Harnessing Big Data to Support Mangrove Conservation and Rehabilitation

  • Posted by Ellen Ditria
  • On May 27, 2020
By Dr Michael Sievers and Dr Christina Buelow, Global Wetlands Project   We are entering a remarkable era of both technological advancement and open data access, stimulating global scale analyses on mangrove ecosystems. Mangrove trees and roots provide critical habitat for wildlife and benefits to humans. Photo credit: Tom Rayner   Mangrove forests occur throughout […]
Read More

Mangroves taking eons to recover from oil spill

  • Posted by Ellen Ditria
  • On May 20, 2020
By Professor Rod Connolly On a dark and stormy night in 1992 a major oil slick polluted a pristine mangrove forest. The oil came from a shipping mishap at the hydrocarbon facility at Port Bonython in Spencer Gulf, South Australia. It’s a significant wilderness area, home to flocks of imperious pelicans, endemic seadragons, and the […]
Read More

Mangroves, oasis of the desert

  • Posted by Ellen Ditria
  • On May 19, 2020
By Dr. Fernanda Adame and Dr. Mischa Turschwell If you ever fly over a subtropical coast, where the desert meets the ocean, you will notice a stripe of bright green bordering the edges of meandering creeks. The greenery contrasts with the orange, yellow, and red of the surrounding desert. In this seemingly inhospitable landscape, where […]
Read More

How can we best assess the threats and status of connected coastal wetland habitats?

  • Posted by Ellen Ditria
  • On May 14, 2020
By Dr Michael Sievers   Habitat degradation is a global crisis. Quantifying and evaluating habitat change and its impacts on ecosystem function is needed to inform management and conservation that ultimately safeguards biodiversity and human benefits. Many of these benefits in coastal ecosystems depend not only on habitat status, but also its connections with other […]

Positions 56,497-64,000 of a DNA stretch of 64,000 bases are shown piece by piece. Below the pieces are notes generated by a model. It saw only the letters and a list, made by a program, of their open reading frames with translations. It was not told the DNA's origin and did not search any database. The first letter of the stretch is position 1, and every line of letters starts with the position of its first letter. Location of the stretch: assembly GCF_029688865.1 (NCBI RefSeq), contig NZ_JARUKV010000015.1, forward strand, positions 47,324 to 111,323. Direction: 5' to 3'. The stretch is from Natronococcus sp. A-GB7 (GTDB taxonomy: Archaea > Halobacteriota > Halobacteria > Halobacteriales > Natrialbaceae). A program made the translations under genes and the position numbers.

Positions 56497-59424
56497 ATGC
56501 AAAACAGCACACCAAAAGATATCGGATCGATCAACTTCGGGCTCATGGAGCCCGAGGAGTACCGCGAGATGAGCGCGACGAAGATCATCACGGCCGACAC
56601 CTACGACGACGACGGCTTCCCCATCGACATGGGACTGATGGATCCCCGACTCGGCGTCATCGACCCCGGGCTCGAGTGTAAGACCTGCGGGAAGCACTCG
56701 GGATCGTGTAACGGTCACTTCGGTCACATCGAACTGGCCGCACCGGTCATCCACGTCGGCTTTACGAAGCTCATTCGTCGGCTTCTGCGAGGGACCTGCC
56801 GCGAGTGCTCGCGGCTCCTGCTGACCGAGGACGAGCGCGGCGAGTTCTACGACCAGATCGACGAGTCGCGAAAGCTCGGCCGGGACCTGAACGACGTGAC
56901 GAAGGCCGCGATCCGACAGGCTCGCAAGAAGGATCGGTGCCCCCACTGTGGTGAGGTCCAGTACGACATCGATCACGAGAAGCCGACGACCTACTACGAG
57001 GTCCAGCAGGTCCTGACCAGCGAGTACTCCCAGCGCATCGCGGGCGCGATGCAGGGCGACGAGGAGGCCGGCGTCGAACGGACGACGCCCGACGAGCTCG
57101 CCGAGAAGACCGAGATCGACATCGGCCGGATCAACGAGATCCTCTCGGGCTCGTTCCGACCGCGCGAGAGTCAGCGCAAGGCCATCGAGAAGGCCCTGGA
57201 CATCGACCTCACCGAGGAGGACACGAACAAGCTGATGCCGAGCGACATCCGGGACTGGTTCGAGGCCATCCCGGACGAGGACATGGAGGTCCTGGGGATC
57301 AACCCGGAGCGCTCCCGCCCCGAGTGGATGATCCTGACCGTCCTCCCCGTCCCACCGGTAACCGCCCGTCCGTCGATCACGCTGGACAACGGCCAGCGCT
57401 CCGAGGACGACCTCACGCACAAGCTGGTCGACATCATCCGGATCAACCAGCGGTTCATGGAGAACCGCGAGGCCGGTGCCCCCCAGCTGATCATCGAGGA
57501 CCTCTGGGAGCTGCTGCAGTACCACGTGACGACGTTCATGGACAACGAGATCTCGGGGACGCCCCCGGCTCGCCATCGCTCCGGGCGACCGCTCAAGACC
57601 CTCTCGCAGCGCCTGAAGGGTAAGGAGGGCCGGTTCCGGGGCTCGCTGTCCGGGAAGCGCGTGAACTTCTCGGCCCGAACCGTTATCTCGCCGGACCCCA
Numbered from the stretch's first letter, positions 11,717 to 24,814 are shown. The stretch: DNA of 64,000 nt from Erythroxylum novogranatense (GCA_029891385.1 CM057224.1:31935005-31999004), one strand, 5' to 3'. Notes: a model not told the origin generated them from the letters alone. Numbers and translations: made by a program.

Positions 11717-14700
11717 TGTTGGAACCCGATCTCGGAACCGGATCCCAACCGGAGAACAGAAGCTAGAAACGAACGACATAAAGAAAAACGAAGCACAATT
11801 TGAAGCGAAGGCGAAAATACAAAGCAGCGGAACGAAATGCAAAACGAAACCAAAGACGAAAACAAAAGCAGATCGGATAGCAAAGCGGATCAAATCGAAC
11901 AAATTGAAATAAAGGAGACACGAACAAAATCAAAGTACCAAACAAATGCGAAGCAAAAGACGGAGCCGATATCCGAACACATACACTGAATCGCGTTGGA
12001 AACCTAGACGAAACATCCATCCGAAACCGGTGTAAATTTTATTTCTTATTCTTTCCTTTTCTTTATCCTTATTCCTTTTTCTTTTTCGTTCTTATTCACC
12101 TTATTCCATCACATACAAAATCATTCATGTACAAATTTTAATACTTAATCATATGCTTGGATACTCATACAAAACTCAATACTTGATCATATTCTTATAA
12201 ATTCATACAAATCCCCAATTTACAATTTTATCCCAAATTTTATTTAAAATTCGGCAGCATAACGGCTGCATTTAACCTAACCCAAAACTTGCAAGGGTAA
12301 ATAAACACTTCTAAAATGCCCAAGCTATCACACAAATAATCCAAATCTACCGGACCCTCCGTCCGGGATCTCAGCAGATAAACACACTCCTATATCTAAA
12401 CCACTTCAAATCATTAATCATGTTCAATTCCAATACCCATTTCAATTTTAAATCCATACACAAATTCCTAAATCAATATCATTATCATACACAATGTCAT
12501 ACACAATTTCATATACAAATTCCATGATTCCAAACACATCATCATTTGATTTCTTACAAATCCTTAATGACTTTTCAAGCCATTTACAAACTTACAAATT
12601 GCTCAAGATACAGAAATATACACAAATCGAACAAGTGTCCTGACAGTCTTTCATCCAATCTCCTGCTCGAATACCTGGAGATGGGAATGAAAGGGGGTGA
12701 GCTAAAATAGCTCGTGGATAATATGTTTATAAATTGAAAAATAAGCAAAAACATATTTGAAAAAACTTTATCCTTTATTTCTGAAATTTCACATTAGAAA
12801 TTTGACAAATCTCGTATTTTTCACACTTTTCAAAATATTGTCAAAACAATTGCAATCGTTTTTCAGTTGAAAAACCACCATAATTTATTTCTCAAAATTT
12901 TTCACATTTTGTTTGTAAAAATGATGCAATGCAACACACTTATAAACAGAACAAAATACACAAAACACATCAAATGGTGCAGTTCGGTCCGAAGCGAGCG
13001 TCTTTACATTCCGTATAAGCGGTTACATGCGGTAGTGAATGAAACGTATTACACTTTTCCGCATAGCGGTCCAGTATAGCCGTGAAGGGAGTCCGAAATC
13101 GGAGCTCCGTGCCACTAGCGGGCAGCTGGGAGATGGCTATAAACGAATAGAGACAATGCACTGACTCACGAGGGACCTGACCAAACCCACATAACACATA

Read More

Global fragmentation of mangrove forests

  • Posted by Chris Brown
  • On May 4, 2020
To inform conservation actions we need global indicators of wetland ecosystems that represent changes in ecosystem function. But current indicators are largely based on changes in the area of wetland ecosystems. In our new study we mapped fragmentation of mangrove habitats at a global scale. The fragmentation of habitats into patches may be a better […]
Read More

Marine conservation implications and opportunities for China’s Belt and Road Initiative – the world’s largest ever infrastructure project

  • Posted by Chris Brown
  • On January 9, 2020
China’s Belt and Road Initiative, or the ‘New Silk Road’, is the world’s largest infrastructure development project, aimed at linking Europe and East Africa with Asia. The initiative combines a large network of terrestrial and maritime routes with the intent of linking over 70 countries, at an estimated cost of US$8 trillion by 2049. The […]
Read More

Coastal science gathers for #CERF2019

  • Posted by Tom Rayner
  • On November 4, 2019
This week 1,700+ coastal scientists are gathering for CERF 2019 in Alabama. The 25th biennial conference of the Coastal and Estuarine Research Federation aims to help the research and management community become more “responsive, relevant and ready” – to connect science and society in trouble-shooting and conserving coastal environments. The Global Wetlands Project will be […]
Read More

Seagrass lacks protection at global scale

  • Posted by Laura Griffiths
  • On October 9, 2019
Seagrass ecosystems face multiple threats, from pollution to sea level rise. However, management is failing to adequately protect these ecosystems and prevent their decline. We reviewed global policy relevant to seagrass protection and identified some critical gaps. We need to rethink how we protect coastal ecosystems in general, and seagrasses in particular, from multiple cumulative […]
Read More

Wetlands: life support for the Great Barrier Reef

  • Posted by Tom Rayner
  • On July 26, 2019
The Great Barrier Reef (GBR) is well recognised as the one of the most biodiverse and valuable ecosystems on Earth. However, few of us appreciate that one million hectares of wetlands are the life support system for this important ecosystem. In this post, Dr Fernanda Adame and Emeritus Professor Angela Arthington explore the critical relationship […]
Read More